The One Thing Trump and Biden Agree On
On May 28, President Trump signed an executive order targeting Twitter, one of the largest and most influential social media platforms. Stating that Twitter was engaging in “selective censorship,” the order threatens to punish the company for annotating two of his comments about voting by mail.
Yet, the order goes on to criticize these platforms for permitting free speech, specifically in reference to what Trump called “the long-disproved Russian Collusion Hoax.”
Trump’s almost-certain opponent in this November’s election agrees with him. Last October, Joe Biden called on Facebook to reject political advertising which included "previously debunked content." The content to which Biden referred was a Trump campaign ad tying Biden’s son Hunter, and Biden himself, to corruption in Ukraine. Then in January, Biden said that Facebook should be legally liable for false information posted on its platform.
Fortunately for the rest of us, Trump’s executive order is 100% unconstitutional. And despite Biden’s misgivings, we shouldn’t be too worried about our inability to sue social media giants for defamation, false advertising, or slander.
What’s the fuss about?
Trump and Biden both want to repeal a snippet of law found in the Communications Decency Act, a statute Congress passed by Congress in 1996. Section 230(c), “Protection for ‘Good Samaritan’ blocking and screening of offensive material,” reads:
(1) Treatment of publisher or speaker. No provider or user of an interactive computer service shall be treated as the publisher or speaker of any information provided by another information content provider.
(2) Civil liability. No provider or user of an interactive computer service shall be held liable on account of—
(A) any action voluntarily taken in good faith to restrict access to or availability of material that the provider or user considers to be obscene, lewd, lascivious, filthy, excessively violent, harassing, or otherwise objectionable, whether or not such material is constitutionally protected; or
(B) any action taken to enable or make available to information content providers or others the technical means to restrict access to material described in paragraph (1)
Of course, 1996 was the dawn of the internet age. It was a time when courts were beginning to grapple with the liability of internet companies for false, misleading, or defamatory posts on their websites. The emerging legal consensus was that websites that didn’t moderate any user-posted content couldn’t be held liable for libel, slander or similar wrongful conduct. But websites that did could be liable in such cases because they censored some posts, but not others.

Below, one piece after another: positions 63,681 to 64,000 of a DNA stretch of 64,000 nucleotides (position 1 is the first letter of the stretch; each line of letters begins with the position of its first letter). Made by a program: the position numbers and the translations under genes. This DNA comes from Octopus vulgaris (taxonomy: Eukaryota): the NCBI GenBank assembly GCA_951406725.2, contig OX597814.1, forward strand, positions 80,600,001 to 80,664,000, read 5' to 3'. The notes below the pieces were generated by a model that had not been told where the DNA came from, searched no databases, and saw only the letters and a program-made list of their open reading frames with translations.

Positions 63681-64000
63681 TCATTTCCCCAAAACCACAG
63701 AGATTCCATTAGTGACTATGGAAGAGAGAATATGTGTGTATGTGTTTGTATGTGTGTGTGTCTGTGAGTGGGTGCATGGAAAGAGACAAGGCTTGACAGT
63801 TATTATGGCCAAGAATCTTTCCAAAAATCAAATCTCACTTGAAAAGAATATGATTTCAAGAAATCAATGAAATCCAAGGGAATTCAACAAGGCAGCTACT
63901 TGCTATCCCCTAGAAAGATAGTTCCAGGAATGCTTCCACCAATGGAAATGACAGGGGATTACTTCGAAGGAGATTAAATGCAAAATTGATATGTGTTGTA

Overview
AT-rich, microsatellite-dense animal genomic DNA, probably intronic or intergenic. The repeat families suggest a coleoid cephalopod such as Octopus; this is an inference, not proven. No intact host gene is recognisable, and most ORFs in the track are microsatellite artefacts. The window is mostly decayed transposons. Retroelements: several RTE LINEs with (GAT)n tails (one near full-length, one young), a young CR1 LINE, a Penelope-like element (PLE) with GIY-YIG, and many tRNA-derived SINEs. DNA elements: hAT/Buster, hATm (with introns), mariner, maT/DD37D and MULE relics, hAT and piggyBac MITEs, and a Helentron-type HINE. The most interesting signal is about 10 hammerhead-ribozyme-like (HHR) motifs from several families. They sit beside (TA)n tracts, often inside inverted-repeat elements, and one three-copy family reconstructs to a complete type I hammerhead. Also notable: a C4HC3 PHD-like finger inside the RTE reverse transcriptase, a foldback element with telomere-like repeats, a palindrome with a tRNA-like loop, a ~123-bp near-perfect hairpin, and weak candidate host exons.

Section 230’s intent was to encourage internet companies to regulate themselves without fear of being sued. The phrase “publisher or speaker” in Section 230 is crucial. It makes clear that an “interactive computer service” merely provides a forum where users may self-publish. An internet company can’t be held liable for the content of those posts, no matter how harmful they may be. It can only be liable for its own posts or for posts that violate federal criminal law or intellectual property claims.
If you post a negative review of a restaurant on Yelp, the restaurant can’t sue you. Nor can Biden or Trump hold you accountable if you post or forward a message claiming that “Sleepy Joe” has Alzheimer’s Disease, or that the “Screaming Carrot Demon” is actually a Russian asset. Section 230 is thus perfectly compatible with the legal protection for free speech enshrined in the First Amendment to the Constitution.
Just as importantly, it’s helped America dominate the global internet economy. Most other countries don’t give blanket protection for free speech, giving American internet companies an inherent advantage to their overseas competitors.
It’s true that Section 230 shields websites from facing legal consequences for violent, misogynistic, or defamatory content their users publish. But individuals who create false or defamatory material online aren’t shielded from liability. Thus, the courts have refused to dismiss defamation lawsuits against internet provocateur Alex Jones, founder of Infowars.com.
Without Section 230, the only way Reddit, Facebook, Twitter, and other internet companies that host user content could avoid legal liability would be to continuously scour posts being uploaded for objectionable content. That would require an army of moderators with robust artificial intelligence tools to ensure controversial content is either never posted or quickly removed. Many internet companies would be forced out of business, and the competitive advantage American internet companies have over their foreign rivals would end.
In the words of law professor Eric Goldman, without Section 230, “a lot of things online we take for granted today will not work the way they currently work, and some things will no longer be available at all."
But even if Section 230 isn’t repealed outright, the liability protections it contains could be further weakened by legislation. That process began in 2018, when Congress approved amendments to Section 230 to exempt websites that promote prostitution and sex trafficking from its protection.
The (possibly) unintended consequence of these amendments was to make sex workers more vulnerable to violence, because the online tools they used to keep themselves safe were no longer available. There’s no reason to think that additional carve-outs to Section 230 will be any different.
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